Thursday, May 8, 2008

Revisiting Now That's What I Call Music, Volume 1

By Evan Rytlewski
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Each old Now That’s What I Call Music compilation is a time capsule, a one-disc summary of the state of popular music for a given month. Since its American debut 10 years ago, the compilation has released over 25 installments, but few tell a more vivid story than the very first one. Released in late 1998, it documents a time when corporate pop had overthrown alternative rock. Music sales were stronger than ever, but the mid-’90s renaissance had ended—good music was heading back underground again, so pop music was a mixed bag. Recently, I discovered a copy of this historic first Now That’s What I Call Music compilation, and took a track-by-track trip down memory lane.

1.    Janet Jackson – “Together Again”
A major hit now only faintly remembered, this flimsy dance-pop song sets the mood for the rest of the compilation perfectly.

2. Backstreet Boys – “As Long as You Love Me”
The most fondly remembered Backstreet Boys singles are enthusiastically busy, up-tempo dance ones, but the band’s real bread and butter was always syrupy, studio-glossed ballads like hit. Perhaps no other act better bridged the divide between teen-friendly Top 40 and workplace-tame adult contemporary than the Backstreet Boys.

3. Fastball – “The Way”
By 1998, the alternative nation had fallen. Most of the bands once labeled as grunge were dead or on their last legs, and teenage angst had been replaced by an even-tempered, VH1-friendly earnestness. The bands now being marketed as alternative were tame ones like Matchbox 20, Third Eye Blind, The Wallflowers and these also-rans, Fastball. Their breakthrough single about missing people contained just enough intrigue to capture the public’s interest, but like the couple this song describes, the band soon disappeared.

4. Harvey Danger – “Flagpole Sitta”
One-hit wonders that probably could have stuck around, Harvey Danger delivered one of alternative-rock’s final last gasps with “Flagpole Sitta,” an out-of-nowhere single that melded mall-punk enthusiasm with modern-rock paranoia.

5. Spice Girls – “Say You’ll Be There”
One of the Spice Girls’ better singles, “Say You’ll Be There” rides the kind of killer, speaker-rattling, bump-’n’-grind beat you’d expect more from R. Kelly than five British women.  

6. K-Ci and Jojo – “All My Life”
One of the Top 10 slow-dance songs of all time? It just might be.

7.    All Saints – “Never Ever”
Is there a greater indignity than being in a teen-pop group nobody remembers?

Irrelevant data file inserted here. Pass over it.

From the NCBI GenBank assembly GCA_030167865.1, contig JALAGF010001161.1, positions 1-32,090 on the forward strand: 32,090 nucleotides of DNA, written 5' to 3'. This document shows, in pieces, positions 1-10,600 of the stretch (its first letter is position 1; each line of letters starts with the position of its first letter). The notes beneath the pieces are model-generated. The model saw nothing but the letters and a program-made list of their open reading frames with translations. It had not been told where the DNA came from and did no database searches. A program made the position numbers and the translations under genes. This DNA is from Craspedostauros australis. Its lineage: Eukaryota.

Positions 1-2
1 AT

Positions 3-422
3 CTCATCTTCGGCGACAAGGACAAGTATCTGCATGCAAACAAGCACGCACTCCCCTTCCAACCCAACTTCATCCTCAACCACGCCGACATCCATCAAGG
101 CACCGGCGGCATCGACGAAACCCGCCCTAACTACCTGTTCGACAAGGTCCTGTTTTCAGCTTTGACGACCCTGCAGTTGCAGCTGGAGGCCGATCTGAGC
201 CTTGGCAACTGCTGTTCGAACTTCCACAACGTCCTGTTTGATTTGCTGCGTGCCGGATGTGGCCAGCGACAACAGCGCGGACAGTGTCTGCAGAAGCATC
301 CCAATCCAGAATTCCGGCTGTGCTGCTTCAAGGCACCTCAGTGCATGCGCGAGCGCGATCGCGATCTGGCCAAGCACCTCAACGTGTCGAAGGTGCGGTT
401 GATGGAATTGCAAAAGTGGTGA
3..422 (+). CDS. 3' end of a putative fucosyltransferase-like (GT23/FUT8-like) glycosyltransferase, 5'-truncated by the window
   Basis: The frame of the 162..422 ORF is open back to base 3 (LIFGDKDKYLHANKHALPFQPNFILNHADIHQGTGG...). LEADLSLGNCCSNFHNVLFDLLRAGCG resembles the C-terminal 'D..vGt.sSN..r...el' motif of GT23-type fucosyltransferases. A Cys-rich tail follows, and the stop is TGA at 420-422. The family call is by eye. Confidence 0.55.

8.    Tonic – “If You Could Only See”
Ironically, I only really only remember this song from its prominent placement in the Now That’s What I Call Music TV commercials.

9.    Hanson – “MMMBop”
They’d doubtlessly rather be remembered for their work with the Beastie Boys and Beck, but The Dust Brothers also produced this catchy little bastard. There’s even some timid DJ scratches buried in the mix.

10.    Cherry Poppin’ Daddies – “Zoot Suit Riot”
Cherry Poppin’ Daddies were the worst of the major swing-revival groups, the Silverchair to Big Bad Voodoo Daddy’s Nirvana.

11.    Imajin ft Keith Murray – “Shorty (You Keep Playing With My Mind)
I’m expecting that follow-up Imajin hit any day now…

12.    Brian McKnight – “Anytime”
Brian McKnight is a talented man—that’s not in question—but he doesn’t bring the party.

13.    Aqua – “Barbie Girl”
Was Aqua paying tribute to Euro-dance or making fun of it? It’s really hard to tell. They were like some unholy mish-mash of Ace of Base and Whale.

14.    Radiohead – “Karma Police”
Holy shit! How did this end up on here? OK Computer’s stand-out opus stands out that much more on a compilation filled with disposable pop, but it lends some much needed context to the album. In 1998, much of the country was listening to “Zoot Suit Riot” and “Barbie Girl,” while would-be one-hit wonders Radiohead were quietly emerging as one of the world’s biggest cult bands.

15.    Everclear – “I Will Buy You a New Life”
And with this track, the “Heroine Girl”/”You Make Me Feel Like a Whore” band won a new audience of lovelorn teenage girls.

16.    Lenny Kravitz – “Fly Away”
Lenny Kravitz’s metrosexual Jimmy Hendrix routine grew old fast, but the masses couldn’t get enough of this, his most successful single.

17.    Marcy Playground – “Sex and Candy”
Like “Flagpole Sitta,” this was one of alternative-rock’s last gasps. It’s a nifty little song, though—Butthole Surfers for the masses—and it makes me wonder if these guys would still be around had a meteorite not smashed earth and destroyed all of the modern-rock stations at the end of the decade.


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